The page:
WELLS FARGO BANK, N.A., as Trustee, Appellant v. Ray ROBINSON, Appellee.
-- December 11, 2012
James Garth Fennegan, Daniel P. Tobin, for Wells Fargo Bank, N.A.Stephen R. Bishop, for Ray Robinson.
In this appeal following a trial to the court without a jury, Wells Fargo Bank, N.A. challenges the trial court's judgment in favor of Ray Robinson on his claims for wrongful foreclosure and breach of contract. In three issues, Wells Fargo contends the evidence is legally and factually insufficient to support the trial court's award of damages under either theory of recovery asserted by Robinson and there is no proper basis to support the award of attorney's fees. Robinson brings a cross-appeal contending the trial court erred in failing to order Wells Fargo to forfeit all of the principal and interest collected on his home equity note. After reviewing the evidence and applicable law, we conclude the trial court erred in awarding Robinson damages and attorney's fees. We further conclude Robinson is not entitled to a forfeiture of the principal and interest paid on his note. We reverse the trial court's judgment and render judgment that Robinson take nothing by his claims.
On May 24, 1999, Ray Robinson executed a home equity note in the principal amount of $72,800. The note was secured by a deed of trust on the property. It is undisputed that Robinson defaulted under the terms of the note by failing to make his monthly payments. As a result, Wells Fargo accelerated the note and it became due and payable. Although Robinson stated at trial that he made some payments on the note through 2007 pursuant to a bankruptcy court proceeding, he conceded that he did not make all the necessary payments and had not made any payments on the note for more than three years before trial despite the fact that he was still living on the property.
Wells Fargo filed an application with the trial court for an expedited foreclosure under rule 736 of the Texas Rules of Civil Procedure. Robinson did not contest the bank's right to foreclose, but requested additional time to try to sell the house. The parties later reached an agreement and, on March 12, 2008, the trial court signed an agreed order stating that Wells Fargo was authorized to proceed with a foreclosure and directed the bank to “post [the] property on or before April 14, 2008 for the May 6, foreclosure sale .” Contrary to the order, the substitute trustee for Wells Fargo did not post the property for sale until May 12, 2008 and did not conduct the foreclosure until June 3. Wells Fargo purchased the property at the June 3 foreclosure sale.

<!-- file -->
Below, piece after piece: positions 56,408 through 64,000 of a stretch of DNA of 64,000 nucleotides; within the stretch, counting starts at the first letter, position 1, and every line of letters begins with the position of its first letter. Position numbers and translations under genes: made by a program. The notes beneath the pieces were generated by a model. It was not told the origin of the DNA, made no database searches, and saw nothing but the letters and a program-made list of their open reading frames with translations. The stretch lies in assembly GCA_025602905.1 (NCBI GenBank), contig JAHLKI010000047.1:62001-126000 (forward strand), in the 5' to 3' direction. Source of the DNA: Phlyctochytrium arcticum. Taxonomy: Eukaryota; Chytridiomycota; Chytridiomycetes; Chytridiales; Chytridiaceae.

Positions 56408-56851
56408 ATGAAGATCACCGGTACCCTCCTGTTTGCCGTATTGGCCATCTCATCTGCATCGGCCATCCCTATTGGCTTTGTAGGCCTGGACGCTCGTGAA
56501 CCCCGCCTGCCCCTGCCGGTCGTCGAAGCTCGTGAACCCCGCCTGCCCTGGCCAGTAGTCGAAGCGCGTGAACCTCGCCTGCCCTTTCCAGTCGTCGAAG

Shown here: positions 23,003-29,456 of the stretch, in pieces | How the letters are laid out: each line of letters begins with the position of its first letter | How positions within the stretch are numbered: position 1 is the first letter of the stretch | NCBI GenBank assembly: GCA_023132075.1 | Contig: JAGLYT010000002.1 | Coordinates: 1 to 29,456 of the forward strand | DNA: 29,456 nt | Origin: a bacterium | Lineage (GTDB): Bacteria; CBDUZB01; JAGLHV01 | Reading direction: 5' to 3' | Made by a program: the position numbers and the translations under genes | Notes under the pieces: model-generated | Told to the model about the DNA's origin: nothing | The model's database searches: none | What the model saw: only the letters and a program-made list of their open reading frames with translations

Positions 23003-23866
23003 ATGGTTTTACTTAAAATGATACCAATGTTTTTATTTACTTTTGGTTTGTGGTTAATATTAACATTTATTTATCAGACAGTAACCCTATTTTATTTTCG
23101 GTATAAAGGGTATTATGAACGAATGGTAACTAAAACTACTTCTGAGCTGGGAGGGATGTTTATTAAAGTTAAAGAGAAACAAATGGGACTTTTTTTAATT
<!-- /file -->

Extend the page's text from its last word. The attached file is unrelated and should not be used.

Approximately two months after the sale, Robinson brought this suit contending Wells Fargo was not authorized to foreclose on his property because it did not comply with the agreed court order. Robinson asserted claims including wrongful foreclosure and breach of contract as well as requesting declaratory relief. A trial was conducted before the court without a jury. Based on the evidence presented, the trial court stated in its findings of fact and conclusions of law that the foreclosure on June 3, 2008 was wrongful and in breach of the deed of trust because Wells Fargo's substitute trustee did not have a valid court order to foreclose on the property on the date the foreclosure occurred. The judgment awarded Robinson $47,007.37 in damages representing the difference between the fair market value of the property on the foreclosure date and the unpaid balance of the note. The judgment also awarded attorney's fees and additional fees in the event of appeals. All other relief was denied. This appeal ensued.
In its first two points of error, Wells Fargo contends the evidence is legally and factually insufficient to support the damages awarded by the trial court. Wells Fargo argues there is no evidence of a causal connection between the alleged wrongful foreclosure or the alleged breach of the deed of trust and the monetary damages asserted by Robinson. According to Wells Fargo, Robinson suffered neither prejudice nor harm as a result of the delay in the foreclosure sale. Robinson responds that he is entitled to damages based solely on the fact that the sale was conducted in violation of both the deed of trust and the Texas Constitution. We disagree with Robinson.